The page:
Dresses. You can wear a maxi dress, although if it has thin straps you’ll want a shrug to wear over it during classes/ in office hours. You can wear just about any dress that comes between one inch above the knees to your ankles, although the more casual styles might require a shrug or draped cardigan or other top over them to be rendered classroom wear. Check to make sure it’s not see through and if it is, wear a slip or don’t wear it to class. Same rules apply to dress tops as to regular tops–you don’t want anything that shows “the girls” to maximum advantage while you are in class for a professional degree, and definitely not while you are teaching. If you can cover the top with a shrug or sweater or cardigan, it’s workable, but otherwise, forego those dresses for slightly more demure choices.
Draping a blazer or a cardigan or some similar longer top over nearly anything can transform it into good graduate school wear. Have a few of these in your closet.
Shoes. As long as they are comfortable, you should be okay with nearly anything, although you should probably go no higher than a 3.5 inch heel in the classroom (and that’s advice coming from a girl who likes her high heels). Sandals and strappy shoes are fine in the summer, particularly in warm climates, but during the winter you’ll want to wear closed-toe shoes and boots.
Accessories, while not required, can be really fun and can dress up an otherwise-bland wardrobe. I love statement necklaces, scarves, and earrings, in particular.
Again, although generally women have more clothing coming into graduate school than do their male counterparts, if you don’t feel that your wardrobe conveys seriousness of intent or is really classroom-appropriate for teaching, then hit up the discount stores, department store sales racks, and Goodwill for a few items to bring your closet into line with your ambitions.
Men who identify as women, trans-gendered women, or those who prefer women’s wear–unless you are transitioning or have transitioned, and dependent upon the degree you are seeking and your university climate, wearing a skirt or dress, or heels, to classes or to teach might not be in your best interest; consider the more casual options, like a button-down shirt or polo shirt with cardigan, jeans or other pants and boots or loafers. Put your personal safety above your fashion sense if there is any doubt at all concerning your reception, especially if you are going to school in a location where instances of violence against trans-gendered individuals have occurred. Safety trumps style.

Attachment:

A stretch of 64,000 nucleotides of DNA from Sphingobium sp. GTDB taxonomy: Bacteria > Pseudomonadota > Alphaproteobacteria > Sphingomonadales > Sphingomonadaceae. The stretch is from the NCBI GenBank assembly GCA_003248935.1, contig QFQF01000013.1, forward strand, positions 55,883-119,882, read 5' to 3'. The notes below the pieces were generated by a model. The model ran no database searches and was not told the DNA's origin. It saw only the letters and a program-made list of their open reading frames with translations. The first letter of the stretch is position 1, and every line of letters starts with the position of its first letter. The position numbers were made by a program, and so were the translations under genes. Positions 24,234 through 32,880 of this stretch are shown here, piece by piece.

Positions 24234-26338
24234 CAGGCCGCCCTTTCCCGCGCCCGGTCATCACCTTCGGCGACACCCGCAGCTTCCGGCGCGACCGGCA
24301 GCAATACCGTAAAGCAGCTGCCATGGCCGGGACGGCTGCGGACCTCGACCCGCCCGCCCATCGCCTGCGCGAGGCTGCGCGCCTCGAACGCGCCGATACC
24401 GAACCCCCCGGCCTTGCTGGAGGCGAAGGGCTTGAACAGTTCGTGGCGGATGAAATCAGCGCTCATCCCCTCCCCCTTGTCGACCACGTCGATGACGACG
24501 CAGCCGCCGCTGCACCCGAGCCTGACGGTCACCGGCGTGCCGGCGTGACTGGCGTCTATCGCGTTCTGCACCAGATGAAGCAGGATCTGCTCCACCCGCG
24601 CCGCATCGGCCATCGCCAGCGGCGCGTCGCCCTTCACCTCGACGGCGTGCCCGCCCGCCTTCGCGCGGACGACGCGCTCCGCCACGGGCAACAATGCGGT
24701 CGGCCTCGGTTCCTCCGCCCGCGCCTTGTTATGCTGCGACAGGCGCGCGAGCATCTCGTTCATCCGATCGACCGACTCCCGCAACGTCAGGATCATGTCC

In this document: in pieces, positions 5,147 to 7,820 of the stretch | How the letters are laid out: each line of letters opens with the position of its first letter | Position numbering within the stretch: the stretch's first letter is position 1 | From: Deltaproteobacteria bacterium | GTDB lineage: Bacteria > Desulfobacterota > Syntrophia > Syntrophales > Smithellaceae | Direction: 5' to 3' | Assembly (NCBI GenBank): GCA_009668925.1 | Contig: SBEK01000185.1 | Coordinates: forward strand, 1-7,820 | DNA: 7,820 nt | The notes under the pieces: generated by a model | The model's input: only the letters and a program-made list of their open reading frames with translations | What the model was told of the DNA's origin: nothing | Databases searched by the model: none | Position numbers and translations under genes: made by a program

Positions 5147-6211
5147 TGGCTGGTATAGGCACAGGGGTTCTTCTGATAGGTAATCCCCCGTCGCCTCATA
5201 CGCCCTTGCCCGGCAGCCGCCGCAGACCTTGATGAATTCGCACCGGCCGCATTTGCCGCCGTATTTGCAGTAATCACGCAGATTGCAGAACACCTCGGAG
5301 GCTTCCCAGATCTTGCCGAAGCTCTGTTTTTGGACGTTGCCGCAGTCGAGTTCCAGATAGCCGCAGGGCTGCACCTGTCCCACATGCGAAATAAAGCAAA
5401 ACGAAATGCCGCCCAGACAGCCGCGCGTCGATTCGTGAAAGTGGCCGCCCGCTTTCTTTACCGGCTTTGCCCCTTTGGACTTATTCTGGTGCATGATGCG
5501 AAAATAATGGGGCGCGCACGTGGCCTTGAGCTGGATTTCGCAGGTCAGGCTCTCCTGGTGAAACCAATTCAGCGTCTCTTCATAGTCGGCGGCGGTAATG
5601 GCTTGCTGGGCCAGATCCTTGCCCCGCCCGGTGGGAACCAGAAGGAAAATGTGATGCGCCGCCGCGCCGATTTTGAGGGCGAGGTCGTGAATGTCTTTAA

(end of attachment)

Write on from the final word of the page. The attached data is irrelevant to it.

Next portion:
I’ve created a Pinterest board of looks I have worn and would wear to work as a doctoral student/instructor of record; this will mostly be of interest to heteronormative women readers looking for further inspiration: https://www.pinterest.com/mridleyelmes/things-i-might-wear-to-work-professoracademia/
An article on transgender women’s clothing for work: http://www.slate.com/blogs/quora/2015/01/07/how_does_a_transgender_woman_shop_for_clothes_in_stores.html
Also, season 10 of TLC “What Not To Wear” features a transgendered woman: http://www.slate.com/blogs/quora/2015/01/07/how_does_a_transgender_woman_shop_for_clothes_in_stores.html
For lesbians who identify as butch, TheProfessorIsIn has some good advice for what to wear for conferences and interviews: http://theprofessorisin.com/2011/11/07/how-to-dress-for-an-interview-as-a-butch-dyke/ as does Sapphist Gazeteer: http://sapphistgazetteer.blogspot.com/2012/07/what-lesbians-wear-to-work.html
A few places to start for heteronormative men: http://www.quora.com/What-style-options-besides-jeans-and-a-T-shirt-work-well-for-college-age-men or http://www.artofmanliness.com/2011/09/22/style-tips-for-college-men/ or (slightly more dressy) https://www.pinterest.com/alfredstatecd/what-to-wear-to-work-men/
What are your go-to looks for transitioning from undergraduate to graduate student?